5 Steps to start Journaling in Earnest

I have had many journals in my lifetime. My first was a little lime-green diary (key-lock, and all) given to me as a gift in elementary school. The observations and musings of my barely literate mind could hardly be considered interesting, even to myself. I doubt I scribbled more than ten pages.

In high school I had a journal a la Roger Kumble’s “Cruel Intentions.” Filled with my artwork and collages as well as narratives on the unsavory pursuits of an adolescent, it held my interest for some time, but I consider it incomplete. I was never really a disciplined journalist until much more recently.

Previous to the creation of this blog, I had three Moleskine journals in progress: A plain notebook for daily stream-of-consciousness writing, a sketchbook, and a ruled pocket-sized notebook for business ideas. I guess it is fairly evident that I am a fan of journals. I recommend it as a practice for anyone who wants to be more creative, live more mindfully, or just create a record of his of her own interesting life. The benefits of journaling are well-known, but many people have never given it an honest effort.

  1. I would recommend buying a journal about which you can get really excited. A lot of people will tell you that the physical appearance of your journal is trivial, but I disagree. This is something you will be handling every day. Perhaps someday your children or grandchildren will enjoy it. This personal item may one day be an heirloom, so this is no time to flippant. Find a sturdy tome worthy of the epic you are about to write. I, personally like the anachronistic feel of my Moleskines, but you should do what feels right.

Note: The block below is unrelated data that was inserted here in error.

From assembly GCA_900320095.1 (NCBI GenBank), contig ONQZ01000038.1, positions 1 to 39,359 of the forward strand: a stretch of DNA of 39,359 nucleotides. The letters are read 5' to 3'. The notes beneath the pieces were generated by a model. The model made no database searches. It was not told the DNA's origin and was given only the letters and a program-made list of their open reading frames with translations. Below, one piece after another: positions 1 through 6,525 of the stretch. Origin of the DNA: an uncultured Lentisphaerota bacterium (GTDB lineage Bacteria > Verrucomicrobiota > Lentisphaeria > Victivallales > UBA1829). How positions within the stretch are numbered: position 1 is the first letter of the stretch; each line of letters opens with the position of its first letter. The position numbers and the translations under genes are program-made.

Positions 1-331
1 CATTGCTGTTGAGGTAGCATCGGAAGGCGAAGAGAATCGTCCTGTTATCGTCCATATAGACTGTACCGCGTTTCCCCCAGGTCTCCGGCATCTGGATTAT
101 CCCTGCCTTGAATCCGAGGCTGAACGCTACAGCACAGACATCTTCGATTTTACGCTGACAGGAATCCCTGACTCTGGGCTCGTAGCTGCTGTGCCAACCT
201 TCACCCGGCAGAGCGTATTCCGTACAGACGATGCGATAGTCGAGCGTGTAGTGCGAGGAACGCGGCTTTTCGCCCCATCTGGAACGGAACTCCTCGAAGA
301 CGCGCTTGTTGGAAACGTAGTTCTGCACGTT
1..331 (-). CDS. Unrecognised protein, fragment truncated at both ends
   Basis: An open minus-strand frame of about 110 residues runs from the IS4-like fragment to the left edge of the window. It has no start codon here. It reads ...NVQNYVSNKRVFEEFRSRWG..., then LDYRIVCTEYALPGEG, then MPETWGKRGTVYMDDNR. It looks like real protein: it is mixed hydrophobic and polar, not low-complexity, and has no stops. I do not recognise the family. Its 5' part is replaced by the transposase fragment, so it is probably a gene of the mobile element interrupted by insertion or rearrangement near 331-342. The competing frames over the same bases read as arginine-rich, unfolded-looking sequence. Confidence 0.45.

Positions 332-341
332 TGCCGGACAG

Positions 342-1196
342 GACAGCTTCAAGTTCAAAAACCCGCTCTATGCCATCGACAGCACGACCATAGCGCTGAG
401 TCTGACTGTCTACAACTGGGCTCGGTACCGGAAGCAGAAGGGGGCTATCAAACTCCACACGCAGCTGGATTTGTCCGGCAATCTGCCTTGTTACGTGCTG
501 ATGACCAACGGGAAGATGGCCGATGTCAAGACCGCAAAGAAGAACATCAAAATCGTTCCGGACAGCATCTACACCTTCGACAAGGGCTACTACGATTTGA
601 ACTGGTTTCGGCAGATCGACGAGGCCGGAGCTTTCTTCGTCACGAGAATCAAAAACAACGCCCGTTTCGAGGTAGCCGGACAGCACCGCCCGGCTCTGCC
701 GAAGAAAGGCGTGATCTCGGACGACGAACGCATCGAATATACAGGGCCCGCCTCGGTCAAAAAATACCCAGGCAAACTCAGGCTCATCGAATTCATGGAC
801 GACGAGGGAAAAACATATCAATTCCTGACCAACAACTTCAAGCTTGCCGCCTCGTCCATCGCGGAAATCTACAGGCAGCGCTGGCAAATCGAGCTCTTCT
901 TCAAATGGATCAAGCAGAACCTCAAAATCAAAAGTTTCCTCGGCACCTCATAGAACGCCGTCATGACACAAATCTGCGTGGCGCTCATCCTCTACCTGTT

2. Buy a nice pen. I don’t mean you need to blow a fortune on a Montblanc, or even necessarily a fountain pen, but I would steer clear of the Bic on which you gnaw all week at work. Again, find something that inspires you and is a joy to see and to touch. Journaling takes discipline, but (lacking that) interesting tools can help one make the time to write.
  3. Some say that the first pages are the hardest. No need for that attitude! Start with a prologue. Set the scene for yourself and your reader. Use your first page or two to put your whole journal into context. Describe yourself and your life and your world. Pretend your reader knows nothing about you, and set the stage for a poignant writing (and reading) experience.
  4. Choose a theme. Is this a journal of dreams? Sketches? Profanities? Is it a story? A screenplay? Drawing a wide guideline for yourself will help you find your muse when it seems you can think of nothing to write. Don’t worry: your theme can evolve as you go along.
  5. Allot time each day. Some people like to journal in the evening, and this technique is especially useful for narrative journals in which one recounts the events of the day. Dream journals are probably best relegated to the morning. Inspirational journals and sketchbooks should be toted around with you everywhere, so that you can hang onto those invaluable flashes of inspiration that so often vanish into the Ether. Setting a schedule for writing will help you avoid a stack of incomplete old notebooks accumulating on some shelf.

Good luck, and I hope journaling becomes a part of your routine.

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